Bayard Rustin’s surviving partner and a group of activists huddled at the late civil rights icon’s former home on March 17 to commemorate his birthday and encourage the City Council to take action against nuclear weapons.
The advocates gathered at Penn South between Eighth and Ninth Avenues and West 23rd and 29th Streets, where Rustin — who would have turned 109 — lived with his partner Walter Naegle, who still lives there. Those on hand included members of Rise and Resist and the New York-based members of International Campaign to Abolish Nuclear Weapons. Others, including bagpipers, also showed up. The focus was on two City Council measures — a resolution encouraging the city comptroller to divest pension funds of public employees from nuclear-related sources and legislation that would trigger the formation of an advisory committee to evaluate nuclear disarmament.
“On this St. Patrick’s Day and Bayard Rustin’s birthday, we call on Speaker Corey Johnson and the City Council to vote and pass Res. 976 and Intro. 1621 to divest our pension funds from nuclear weapon producers, reaffirm New York City as a Nuclear Weapons Free Zone and honor the UN Treaty on the Prohibition of Nuclear Weapons’ entry into force earlier this year,” activist Brendan Fay said in a written statement. “In Bayard Rustin’s memory, in the name of justice, for the sake of children and love of Earth, let New York worker pensions instead be invested to reflect values of peace, health care, and hope for the future.”
Fay presented flowers to Naegle, who said Rustin would have appreciated the demonstration.
“People who knew [Rustin] at all associated him with the March on Washington and the African-American struggle,” Naegle said. “He was also about the struggle against nuclear weapons, human rights for all people, and LGBTQ rights. Bayard, at his very core, was about equal justice for everybody, not just for one community or another.”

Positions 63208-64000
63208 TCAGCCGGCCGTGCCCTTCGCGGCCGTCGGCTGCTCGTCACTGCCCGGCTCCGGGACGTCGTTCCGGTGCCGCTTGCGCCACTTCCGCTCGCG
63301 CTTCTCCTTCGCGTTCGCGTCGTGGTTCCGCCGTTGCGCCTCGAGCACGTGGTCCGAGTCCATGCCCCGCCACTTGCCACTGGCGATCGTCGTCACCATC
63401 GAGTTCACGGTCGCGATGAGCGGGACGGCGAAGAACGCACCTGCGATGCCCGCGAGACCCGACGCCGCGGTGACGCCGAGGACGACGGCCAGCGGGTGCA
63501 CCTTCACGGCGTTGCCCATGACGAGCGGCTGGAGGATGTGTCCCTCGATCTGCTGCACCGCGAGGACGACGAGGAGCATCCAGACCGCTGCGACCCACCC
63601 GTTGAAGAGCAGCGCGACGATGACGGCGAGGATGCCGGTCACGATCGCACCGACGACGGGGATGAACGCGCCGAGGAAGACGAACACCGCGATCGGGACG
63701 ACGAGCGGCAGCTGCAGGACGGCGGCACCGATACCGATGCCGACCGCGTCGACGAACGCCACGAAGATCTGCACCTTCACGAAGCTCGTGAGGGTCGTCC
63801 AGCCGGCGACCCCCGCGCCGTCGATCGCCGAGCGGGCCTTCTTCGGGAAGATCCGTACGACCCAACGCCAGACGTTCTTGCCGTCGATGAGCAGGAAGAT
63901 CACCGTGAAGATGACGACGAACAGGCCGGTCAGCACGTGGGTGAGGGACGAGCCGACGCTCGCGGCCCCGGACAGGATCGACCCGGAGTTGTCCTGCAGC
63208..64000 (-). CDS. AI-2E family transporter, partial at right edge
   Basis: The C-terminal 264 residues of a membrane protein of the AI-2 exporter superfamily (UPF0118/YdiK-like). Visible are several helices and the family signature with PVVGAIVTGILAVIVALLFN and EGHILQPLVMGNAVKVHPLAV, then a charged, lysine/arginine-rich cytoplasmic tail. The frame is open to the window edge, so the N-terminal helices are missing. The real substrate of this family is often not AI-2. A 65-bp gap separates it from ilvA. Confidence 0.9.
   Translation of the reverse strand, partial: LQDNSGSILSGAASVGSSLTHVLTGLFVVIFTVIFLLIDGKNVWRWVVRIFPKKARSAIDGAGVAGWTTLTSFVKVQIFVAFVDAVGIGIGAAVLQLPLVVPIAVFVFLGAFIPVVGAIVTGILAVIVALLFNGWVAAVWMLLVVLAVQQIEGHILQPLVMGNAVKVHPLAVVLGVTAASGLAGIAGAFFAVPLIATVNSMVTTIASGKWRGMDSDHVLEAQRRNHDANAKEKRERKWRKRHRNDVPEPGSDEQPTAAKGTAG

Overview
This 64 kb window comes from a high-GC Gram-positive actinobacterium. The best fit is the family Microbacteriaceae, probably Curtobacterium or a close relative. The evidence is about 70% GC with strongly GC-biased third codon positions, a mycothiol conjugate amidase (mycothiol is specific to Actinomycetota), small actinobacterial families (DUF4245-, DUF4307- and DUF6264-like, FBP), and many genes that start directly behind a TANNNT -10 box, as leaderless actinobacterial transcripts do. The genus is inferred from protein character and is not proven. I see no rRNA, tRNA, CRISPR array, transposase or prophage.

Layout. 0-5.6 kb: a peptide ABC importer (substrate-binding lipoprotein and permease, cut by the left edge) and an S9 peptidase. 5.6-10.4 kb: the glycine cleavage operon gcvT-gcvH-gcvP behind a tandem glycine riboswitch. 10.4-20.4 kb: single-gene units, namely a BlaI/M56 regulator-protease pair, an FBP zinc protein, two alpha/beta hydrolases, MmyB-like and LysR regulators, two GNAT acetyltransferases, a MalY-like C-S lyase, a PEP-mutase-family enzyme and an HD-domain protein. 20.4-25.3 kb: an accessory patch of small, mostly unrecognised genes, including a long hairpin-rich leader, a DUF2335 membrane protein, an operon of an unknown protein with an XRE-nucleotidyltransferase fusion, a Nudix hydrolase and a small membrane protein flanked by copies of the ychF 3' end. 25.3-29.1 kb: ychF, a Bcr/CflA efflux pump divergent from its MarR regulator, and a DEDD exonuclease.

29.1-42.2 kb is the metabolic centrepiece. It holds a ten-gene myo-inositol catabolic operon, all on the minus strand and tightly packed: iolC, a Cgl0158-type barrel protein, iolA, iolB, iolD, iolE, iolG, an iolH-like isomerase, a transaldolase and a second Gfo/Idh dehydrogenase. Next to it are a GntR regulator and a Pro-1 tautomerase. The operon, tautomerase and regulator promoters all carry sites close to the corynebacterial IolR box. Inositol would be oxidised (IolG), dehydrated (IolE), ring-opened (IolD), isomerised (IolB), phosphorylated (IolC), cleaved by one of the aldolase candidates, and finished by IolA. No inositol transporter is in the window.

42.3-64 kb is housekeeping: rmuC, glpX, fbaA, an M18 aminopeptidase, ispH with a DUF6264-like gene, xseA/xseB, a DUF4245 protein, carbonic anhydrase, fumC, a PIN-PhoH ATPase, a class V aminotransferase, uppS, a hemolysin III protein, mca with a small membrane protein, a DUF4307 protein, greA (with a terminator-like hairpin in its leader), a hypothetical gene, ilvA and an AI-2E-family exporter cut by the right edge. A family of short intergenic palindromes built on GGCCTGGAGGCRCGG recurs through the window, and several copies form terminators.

After individuals paid tribute to Rustin, activists marched to Johnson’s office, where they delivered a letter asking the speaker to take action on the two pending legislative initiatives. Out gay Queens Councilmember Daniel Dromm is leading the way on those measures.
“If Bayard were alive today there is no doubt he would support the legislation before City Council that addresses a concern that he dedicated his life to — nuclear disarmament,” Dromm said. “Most will remember Bayard for his passion for social and racial justice, LGBTQ rights and non-violence, but few will know that he travelled to Algeria in 1959 to protest French nuclear testing and sat outside City Hall with Dorothy Day to protest Civil Defense drills in New York City. He was committed to nuclear disarmament and in his memory we should pass RES 976 and INT 1621 without any further delay.”
Dr. Kathleen Sullivan, who is director of a project known as Hibakusha Stories, which provides New York City youth with first-hand accounts from survivors of atomic bombings, said Rustin should receive credit if the City Council approves the measures.
“Once Danny Dromm’s legislation is passed, we should name it in honor of Bayard Rustin,” Sullivan said. “He understood that nuclear weapons are an expression of racism, patriarchy and colonialism.”
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